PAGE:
IT departments in large and medium corporations face extinction thanks to SaaS, IaaS and PaaS vendors. But it's got nothing to do with "on-premise versus the Cloud". Rather, IT's role in managing business applications is ending. Business users can do for themselves in minutes what used to require an IT programmer hours and days. What's … Continue reading Salesforce.com created a revolution, but not the one you think
My former team at AVG just launched AVG CloudCare. CloudCare is a managed services platform that enables local IT resellers to become managed services providers to their small business customers. This article did the best job of describing the great value proposition for security and IT support, for resellers and customers alike. A lot went … Continue reading A proud day: shipping a net-new product that just works
I wrote previously about the prevalence of Pareto/Power Law distributions in product users' behavior here. Wow, that's a lot of alliteration. But the discussion stopped at only one dimension of data. For example, a single dimension like Free versus Paid users of a Freemium product such as online backup. The story gets really interesting when you consider multiple … Continue reading Don’t get caught using averages (part 2)
Our brains are wired somehow to think of everything in terms of a Normal Distribution, aka the "Bell Curve". It's a trap that can kill a tech company. The shape of the curve means that we think of populations of data (such as users) as being a somewhat homogeneous group if only we could compute the average. … Continue reading Don’t get caught using averages (part 1)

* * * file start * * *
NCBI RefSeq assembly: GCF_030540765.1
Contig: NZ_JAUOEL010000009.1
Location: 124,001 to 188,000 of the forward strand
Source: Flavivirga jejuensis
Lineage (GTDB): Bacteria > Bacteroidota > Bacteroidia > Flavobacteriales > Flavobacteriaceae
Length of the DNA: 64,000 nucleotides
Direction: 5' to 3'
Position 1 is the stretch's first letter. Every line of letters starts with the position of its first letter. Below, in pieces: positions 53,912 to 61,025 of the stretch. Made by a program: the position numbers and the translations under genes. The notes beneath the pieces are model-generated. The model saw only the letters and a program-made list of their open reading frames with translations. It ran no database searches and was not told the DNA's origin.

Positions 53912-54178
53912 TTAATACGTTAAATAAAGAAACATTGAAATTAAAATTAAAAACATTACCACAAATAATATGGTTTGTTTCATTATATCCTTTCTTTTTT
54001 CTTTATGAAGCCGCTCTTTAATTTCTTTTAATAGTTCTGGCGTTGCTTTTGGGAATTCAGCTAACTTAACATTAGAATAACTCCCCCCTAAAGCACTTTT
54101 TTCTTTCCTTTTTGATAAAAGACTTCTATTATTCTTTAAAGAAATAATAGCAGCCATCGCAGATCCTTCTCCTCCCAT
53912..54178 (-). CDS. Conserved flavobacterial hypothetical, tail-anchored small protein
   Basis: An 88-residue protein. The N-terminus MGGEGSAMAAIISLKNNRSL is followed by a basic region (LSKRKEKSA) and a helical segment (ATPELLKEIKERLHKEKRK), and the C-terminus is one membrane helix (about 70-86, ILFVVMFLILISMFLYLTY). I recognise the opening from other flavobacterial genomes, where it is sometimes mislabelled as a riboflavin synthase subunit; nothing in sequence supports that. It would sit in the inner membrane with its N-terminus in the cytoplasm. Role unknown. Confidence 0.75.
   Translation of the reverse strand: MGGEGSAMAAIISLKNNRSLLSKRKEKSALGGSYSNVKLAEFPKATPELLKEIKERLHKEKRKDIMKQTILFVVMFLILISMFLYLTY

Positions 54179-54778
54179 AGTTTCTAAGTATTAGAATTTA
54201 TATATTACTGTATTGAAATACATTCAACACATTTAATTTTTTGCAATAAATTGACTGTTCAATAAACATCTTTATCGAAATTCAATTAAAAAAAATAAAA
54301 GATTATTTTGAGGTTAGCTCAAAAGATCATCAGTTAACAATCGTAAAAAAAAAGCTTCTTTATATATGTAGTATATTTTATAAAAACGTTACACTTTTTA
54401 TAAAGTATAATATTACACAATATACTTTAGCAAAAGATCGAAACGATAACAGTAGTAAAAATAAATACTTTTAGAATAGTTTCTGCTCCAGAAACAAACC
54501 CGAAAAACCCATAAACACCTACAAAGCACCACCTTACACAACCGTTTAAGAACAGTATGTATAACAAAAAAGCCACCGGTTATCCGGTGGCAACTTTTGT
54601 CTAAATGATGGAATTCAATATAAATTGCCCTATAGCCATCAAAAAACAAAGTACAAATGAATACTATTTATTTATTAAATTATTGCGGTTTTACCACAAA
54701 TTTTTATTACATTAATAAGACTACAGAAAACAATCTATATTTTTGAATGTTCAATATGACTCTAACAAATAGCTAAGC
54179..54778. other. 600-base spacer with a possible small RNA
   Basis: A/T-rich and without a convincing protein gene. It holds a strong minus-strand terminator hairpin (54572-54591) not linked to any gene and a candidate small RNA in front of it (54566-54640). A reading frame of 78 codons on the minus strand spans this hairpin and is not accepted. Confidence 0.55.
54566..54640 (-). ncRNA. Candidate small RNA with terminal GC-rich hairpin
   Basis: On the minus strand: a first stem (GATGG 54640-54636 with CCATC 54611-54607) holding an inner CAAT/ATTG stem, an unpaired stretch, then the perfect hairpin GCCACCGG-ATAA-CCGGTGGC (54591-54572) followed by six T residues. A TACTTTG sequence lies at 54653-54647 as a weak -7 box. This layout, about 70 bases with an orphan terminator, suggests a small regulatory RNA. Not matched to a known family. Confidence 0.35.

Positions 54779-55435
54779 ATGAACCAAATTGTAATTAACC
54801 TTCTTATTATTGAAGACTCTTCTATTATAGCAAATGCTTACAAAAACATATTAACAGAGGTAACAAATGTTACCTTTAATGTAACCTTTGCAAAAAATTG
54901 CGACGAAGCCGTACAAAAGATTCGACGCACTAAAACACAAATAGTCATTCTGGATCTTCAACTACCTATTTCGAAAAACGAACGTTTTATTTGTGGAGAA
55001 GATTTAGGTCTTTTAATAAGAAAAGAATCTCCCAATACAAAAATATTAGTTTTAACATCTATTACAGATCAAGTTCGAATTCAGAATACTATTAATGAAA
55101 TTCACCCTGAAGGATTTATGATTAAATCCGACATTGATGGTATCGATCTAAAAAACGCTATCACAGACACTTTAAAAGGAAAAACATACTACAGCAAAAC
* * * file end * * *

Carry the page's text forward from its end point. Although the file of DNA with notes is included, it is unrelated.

In my many years doing product management or managing the function, the number one blocker to getting the features I want (and the user needs) is......software architecture. Reading Mike Driscoll's recent blog on software craftspeople reminded me that this architecture topic has been stewing in my brain for a while now. Time to write about … Continue reading My hero, the Software Architect
I was reading the interesting but flawed article on Techcrunch about "product guys". As in, Product Managers. Let's at least start with the right title. Cripes. One of the author's contentions was that good product managers must have coded in their past, in order to properly collaborate and empathise with their engineer co-workers. This assertion made … Continue reading Where do Product Managers come from?
We recently hired a bright, talented young woman into my organization as a product manager. She had interviewed with members of both my staff and that of colleagues by the time she met with me. The people in my staff and peer departments are almost entirely comprised of males. I asked her whether she sensed … Continue reading Staring chauvinism in the mirror